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Editor's Correspondence |

A Role for Opioids in Chronic Pain Management—Reply

Deborah Grady, MD, MPH; Mitchell H. Katz, MD; Seth A. Berkowitz, MD
Arch Intern Med. 2012;172(10):824-825. doi:10.1001/archinternmed.2012.1340.
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We thank McCarberg and colleagues for their thoughtful comments on the difficult issue of optimal use of opioids for patients with chronic pain. They make 2 general points, first that opioids in general and high-dose opioids specifically are not as dangerous as we claimed, and second, opioids are an effective treatment for chronic pain. McCarberg and colleagues state that overdose death is “an important but rare outcome” of opioid use and “probably only a secondary factor at most” in the cause of opioid overdose death. We respectfully disagree. The reference that MCarberg and colleagues provide to document that opioid use is a rare outcome is based on a large case-cohort study from the Veterans Health Association. In that study, the rate of opioid overdose death among patients taking any dose of opioids was estimated to be 0.04% over an approximately 3-year period.1 But the hazard ratio for patients taking dose equivalents of 100 mg or more of morphine compared with those taking low doses was 7.2, indicating that the rate of opioid overdose death among these patients was approximately 0.3%, or 3 opioid-related overdose deaths per 1000 patients per 3 years—1 per 1000 per year.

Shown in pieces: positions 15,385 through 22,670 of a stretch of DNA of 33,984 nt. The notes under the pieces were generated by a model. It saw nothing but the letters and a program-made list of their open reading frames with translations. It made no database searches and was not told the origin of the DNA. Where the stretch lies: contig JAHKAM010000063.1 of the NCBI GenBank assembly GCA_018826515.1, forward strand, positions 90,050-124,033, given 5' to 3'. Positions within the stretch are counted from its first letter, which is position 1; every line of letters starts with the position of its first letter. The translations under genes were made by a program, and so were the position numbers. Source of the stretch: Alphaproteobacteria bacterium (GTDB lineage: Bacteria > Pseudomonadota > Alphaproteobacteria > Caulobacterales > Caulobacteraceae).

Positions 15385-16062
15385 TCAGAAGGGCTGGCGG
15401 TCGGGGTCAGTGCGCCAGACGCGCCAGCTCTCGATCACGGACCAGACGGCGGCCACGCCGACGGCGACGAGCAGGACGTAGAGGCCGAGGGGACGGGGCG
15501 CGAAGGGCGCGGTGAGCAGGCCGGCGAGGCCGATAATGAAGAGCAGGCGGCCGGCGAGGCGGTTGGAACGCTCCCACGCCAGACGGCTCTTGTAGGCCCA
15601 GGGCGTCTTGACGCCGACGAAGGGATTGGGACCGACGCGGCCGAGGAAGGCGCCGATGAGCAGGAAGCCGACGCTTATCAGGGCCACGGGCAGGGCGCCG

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May 28, 2012
Bill  McCarberg, MD; Kathryn L. Hahn, PharmD, CPE, DAAPM; Robert K. Twillman, PhD; Chelsea J. Hodgkiss-Harlow, MD
Arch Intern Med. 2012;172(10):824-825. doi:10.1001/archinternmed.2012.882.
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